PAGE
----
President Gen. Pervez Musharraf and his aides were finalizing a caretaker government Thursday, while his two main rivals — once bitter enemies themselves — opened talks on forming an alliance against him.

Nov. 15 marks the end of the current Parliament's five-year term. Musharraf's concurrent presidential mandate also expires Thursday, though he has extended it by calling a state of emergency that has cast Pakistan into a deep political crisis.

The caretaker administration will be charged with guiding Pakistan toward parliamentary elections to be held by Jan. 9.

A senior Cabinet minister said that Mohammedmian Soomro, chairman of the upper house of Parliament, was a strong candidate for the key position of caretaker prime minister.

"I see him as the caretaker prime minister, but any final decision will be announced by President Musharraf," Railways Minister Sheikh Rashid Ahmad told The Associated Press.

Pakistani media say that a retired general serving as ambassador to Turkey, Iftikhar Hussein Shah, and a former central bank governor, Ishrat Hussain, are also in the running.

State television said an announcement was expected later Thursday.

The vote is supposed to complete the restoration of democratic rule in Pakistan, eight years after Musharraf seized power in a bloodless coup.

However, both opposition parties and Western governments say that the vote cannot be considered free and fair unless the general quickly lifts the emergency, which many in Pakistan are equating with martial law.

Musharraf seized extraordinary powers on Nov. 3 and used them to detain thousands of opposition and human rights activists, purge the senior judiciary and black out independent TV news channels.

The United States still counts Musharraf as a stalwart ally in its war on terror. But it wants him to share power with other moderates, such as former Prime Minister Benazir Bhutto, to harness more political support for Pakistan's struggle against Islamic extremists while also ending military rule.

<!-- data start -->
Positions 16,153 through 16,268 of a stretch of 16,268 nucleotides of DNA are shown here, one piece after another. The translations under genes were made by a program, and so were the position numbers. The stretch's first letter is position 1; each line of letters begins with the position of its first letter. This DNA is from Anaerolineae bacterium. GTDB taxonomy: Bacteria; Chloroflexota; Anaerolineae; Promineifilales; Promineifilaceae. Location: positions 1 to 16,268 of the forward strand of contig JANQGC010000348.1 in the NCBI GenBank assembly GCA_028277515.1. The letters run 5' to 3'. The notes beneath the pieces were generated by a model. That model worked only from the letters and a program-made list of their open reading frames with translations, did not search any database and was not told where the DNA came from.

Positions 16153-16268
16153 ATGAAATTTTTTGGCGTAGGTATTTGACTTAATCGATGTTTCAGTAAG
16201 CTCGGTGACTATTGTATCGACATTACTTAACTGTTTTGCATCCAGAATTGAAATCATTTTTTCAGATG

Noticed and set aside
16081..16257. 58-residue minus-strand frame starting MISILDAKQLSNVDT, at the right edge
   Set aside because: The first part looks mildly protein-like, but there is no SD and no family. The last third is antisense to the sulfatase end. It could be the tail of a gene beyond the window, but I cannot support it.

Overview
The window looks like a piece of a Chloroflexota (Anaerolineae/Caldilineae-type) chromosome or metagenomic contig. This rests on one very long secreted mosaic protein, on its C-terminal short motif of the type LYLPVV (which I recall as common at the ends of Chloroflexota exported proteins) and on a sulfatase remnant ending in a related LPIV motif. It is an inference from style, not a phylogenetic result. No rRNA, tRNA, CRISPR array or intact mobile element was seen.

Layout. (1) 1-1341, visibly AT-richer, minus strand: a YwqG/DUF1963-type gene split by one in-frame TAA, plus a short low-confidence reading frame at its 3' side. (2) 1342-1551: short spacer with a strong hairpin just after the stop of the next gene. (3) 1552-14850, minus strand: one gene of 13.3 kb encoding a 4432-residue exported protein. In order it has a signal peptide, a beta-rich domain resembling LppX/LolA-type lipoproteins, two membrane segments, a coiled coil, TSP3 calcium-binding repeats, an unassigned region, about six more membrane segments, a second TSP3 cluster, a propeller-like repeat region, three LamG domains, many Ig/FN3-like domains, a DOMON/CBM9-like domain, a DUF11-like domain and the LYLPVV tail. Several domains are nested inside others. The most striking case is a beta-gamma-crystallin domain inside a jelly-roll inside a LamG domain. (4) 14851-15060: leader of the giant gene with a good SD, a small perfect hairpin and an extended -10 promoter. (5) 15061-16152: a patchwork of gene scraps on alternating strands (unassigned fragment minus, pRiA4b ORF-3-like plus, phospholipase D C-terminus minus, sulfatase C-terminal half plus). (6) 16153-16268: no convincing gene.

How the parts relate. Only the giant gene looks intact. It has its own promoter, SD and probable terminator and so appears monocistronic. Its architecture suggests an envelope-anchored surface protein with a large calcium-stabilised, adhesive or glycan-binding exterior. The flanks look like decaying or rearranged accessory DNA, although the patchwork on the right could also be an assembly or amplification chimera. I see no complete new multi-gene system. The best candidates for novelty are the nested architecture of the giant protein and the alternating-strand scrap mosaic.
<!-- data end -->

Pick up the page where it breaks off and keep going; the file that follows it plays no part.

Musharraf says the main purpose of the emergency is to protect the effort against extremism from interfering judges and political turbulence.

But the crackdown on dissent has triggered a rapid downward spiral in his relations with Bhutto, a pro-Western secularist like himself but also a fierce political competitor.

Bhutto called Tuesday for Musharraf to leave power and joined other opposition parties in threatening to boycott the election.

She spoke by telephone Wednesday with Nawaz Sharif, whose government was ousted in Musharraf's coup, to discuss setting up an opposition coalition, a spokesman for her Pakistan People's Party said.

"She talked about the need for cooperation by all political parties on a one-point agenda aimed at the restoration of the constitution, lifting of the emergency and holding free and fair elections," said spokesman Farhatullah Babar.

Babar said no decisions had been made.

Authorities on Tuesday placed Bhutto under house arrest for the second time in a week to prevent her from leading anti-Musharraf rallies.

On Thursday, a U.S. diplomat was allowed to cross the barricades and heavy police cordon surrounding the house in the eastern city of Lahore where Bhutto has been confined.

Sherry Rehman, a Bhutto spokeswoman, said Bryan Hunt, the U.S. consul general in Lahore, was making merely a "courtesy call" on Bhutto.

However, it comes a day after the White House issued a blunt call for Musharraf to relent and on the eve of a visit to Pakistan by Deputy Secretary of State John Negroponte.

"We don't see how it is possible to have free and fair elections under emergency rule," White House press secretary Dana Perino said Wednesday. Musharraf should return to democracy "as soon as possible — we think as soon as possible is now," Perino said.

Those comments followed a statement by Musharraf in an AP interview that he expects to quit as chief of the army by the end of November, heralding a return to civilian rule.

However, he rejected Western pressure to quickly end the state of emergency.

Musharraf said rising Islamic militancy required him to stay in control of the troubled nation though left the door open for future cooperation with Bhutto if she wins the January vote.

"Emergency is in fact meant to make sure that elections are held in a peaceful manner," Musharraf said. "I take decisions in Pakistan's interest and I don't take ultimatums from anyone."